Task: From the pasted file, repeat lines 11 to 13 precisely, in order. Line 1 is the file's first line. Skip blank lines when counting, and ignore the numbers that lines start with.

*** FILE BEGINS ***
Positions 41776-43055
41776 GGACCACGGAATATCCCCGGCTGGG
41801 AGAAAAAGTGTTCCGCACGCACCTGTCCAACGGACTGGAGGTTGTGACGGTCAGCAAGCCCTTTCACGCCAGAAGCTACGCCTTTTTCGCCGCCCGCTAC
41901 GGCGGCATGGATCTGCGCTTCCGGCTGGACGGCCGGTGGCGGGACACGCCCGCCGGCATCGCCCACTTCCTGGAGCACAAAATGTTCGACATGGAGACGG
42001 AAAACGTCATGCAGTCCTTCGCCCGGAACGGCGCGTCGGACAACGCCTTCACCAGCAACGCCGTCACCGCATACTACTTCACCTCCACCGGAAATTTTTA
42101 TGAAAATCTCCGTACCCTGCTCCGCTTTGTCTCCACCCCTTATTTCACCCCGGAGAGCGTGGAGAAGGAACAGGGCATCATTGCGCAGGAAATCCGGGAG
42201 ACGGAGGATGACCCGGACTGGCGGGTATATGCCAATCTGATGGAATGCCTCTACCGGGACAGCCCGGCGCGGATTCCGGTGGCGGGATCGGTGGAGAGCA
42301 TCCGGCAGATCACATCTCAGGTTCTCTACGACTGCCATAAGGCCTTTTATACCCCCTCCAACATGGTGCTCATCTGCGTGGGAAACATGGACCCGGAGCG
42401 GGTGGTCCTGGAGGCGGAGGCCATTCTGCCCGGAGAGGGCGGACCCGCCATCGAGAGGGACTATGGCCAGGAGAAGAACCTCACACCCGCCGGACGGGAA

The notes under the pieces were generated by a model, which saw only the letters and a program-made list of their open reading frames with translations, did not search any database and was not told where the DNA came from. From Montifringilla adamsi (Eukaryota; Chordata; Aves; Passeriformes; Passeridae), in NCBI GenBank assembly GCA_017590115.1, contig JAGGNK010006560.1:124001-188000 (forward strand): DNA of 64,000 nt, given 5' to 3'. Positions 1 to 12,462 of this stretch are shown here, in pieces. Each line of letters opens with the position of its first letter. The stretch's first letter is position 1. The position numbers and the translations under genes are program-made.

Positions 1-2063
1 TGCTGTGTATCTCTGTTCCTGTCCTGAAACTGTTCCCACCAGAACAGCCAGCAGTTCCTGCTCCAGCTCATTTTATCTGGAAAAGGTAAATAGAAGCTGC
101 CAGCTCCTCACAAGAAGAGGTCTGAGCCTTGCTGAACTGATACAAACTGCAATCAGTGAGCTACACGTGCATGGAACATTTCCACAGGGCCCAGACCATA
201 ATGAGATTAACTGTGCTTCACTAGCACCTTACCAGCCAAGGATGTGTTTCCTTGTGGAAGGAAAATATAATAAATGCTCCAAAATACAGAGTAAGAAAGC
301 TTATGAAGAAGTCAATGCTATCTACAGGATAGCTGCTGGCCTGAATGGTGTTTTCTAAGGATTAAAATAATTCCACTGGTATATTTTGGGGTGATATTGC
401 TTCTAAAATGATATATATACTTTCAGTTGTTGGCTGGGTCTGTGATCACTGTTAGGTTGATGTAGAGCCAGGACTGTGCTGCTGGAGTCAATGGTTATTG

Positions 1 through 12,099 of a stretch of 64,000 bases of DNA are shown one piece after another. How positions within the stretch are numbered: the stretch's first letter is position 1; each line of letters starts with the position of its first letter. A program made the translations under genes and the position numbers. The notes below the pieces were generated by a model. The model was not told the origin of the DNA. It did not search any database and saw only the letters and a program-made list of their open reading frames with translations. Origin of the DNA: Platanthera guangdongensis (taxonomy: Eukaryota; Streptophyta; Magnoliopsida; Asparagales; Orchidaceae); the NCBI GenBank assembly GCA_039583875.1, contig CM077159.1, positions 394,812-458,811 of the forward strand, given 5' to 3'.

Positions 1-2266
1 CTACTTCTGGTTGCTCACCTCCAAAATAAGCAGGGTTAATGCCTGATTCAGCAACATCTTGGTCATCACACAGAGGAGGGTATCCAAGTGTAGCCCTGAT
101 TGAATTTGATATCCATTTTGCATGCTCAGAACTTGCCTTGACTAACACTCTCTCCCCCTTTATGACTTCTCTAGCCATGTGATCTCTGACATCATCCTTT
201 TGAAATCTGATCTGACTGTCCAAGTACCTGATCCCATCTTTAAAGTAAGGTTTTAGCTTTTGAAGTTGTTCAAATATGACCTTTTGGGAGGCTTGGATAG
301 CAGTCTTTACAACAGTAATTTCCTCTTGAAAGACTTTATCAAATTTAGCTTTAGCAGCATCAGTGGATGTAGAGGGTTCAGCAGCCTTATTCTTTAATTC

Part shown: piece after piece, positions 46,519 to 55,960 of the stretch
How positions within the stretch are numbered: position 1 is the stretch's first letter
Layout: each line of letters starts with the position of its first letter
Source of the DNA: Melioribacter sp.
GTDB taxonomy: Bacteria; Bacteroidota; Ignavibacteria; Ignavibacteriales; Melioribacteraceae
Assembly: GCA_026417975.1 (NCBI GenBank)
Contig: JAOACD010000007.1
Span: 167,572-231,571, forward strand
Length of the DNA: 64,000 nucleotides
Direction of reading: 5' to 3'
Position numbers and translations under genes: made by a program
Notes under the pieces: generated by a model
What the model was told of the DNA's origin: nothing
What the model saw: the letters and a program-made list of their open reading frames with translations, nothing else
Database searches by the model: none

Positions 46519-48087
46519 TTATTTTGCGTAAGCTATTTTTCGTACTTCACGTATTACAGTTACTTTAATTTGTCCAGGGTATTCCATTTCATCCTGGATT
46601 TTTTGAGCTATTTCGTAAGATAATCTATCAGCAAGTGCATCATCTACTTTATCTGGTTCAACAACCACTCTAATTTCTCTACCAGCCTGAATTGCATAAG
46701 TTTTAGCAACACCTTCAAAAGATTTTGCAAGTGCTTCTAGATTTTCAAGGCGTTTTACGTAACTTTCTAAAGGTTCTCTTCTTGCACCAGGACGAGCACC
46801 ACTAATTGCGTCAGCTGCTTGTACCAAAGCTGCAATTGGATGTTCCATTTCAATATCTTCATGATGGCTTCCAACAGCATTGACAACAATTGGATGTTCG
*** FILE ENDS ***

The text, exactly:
Positions 1-2063
1 TGCTGTGTATCTCTGTTCCTGTCCTGAAACTGTTCCCACCAGAACAGCCAGCAGTTCCTGCTCCAGCTCATTTTATCTGGAAAAGGTAAATAGAAGCTGC
101 CAGCTCCTCACAAGAAGAGGTCTGAGCCTTGCTGAACTGATACAAACTGCAATCAGTGAGCTACACGTGCATGGAACATTTCCACAGGGCCCAGACCATA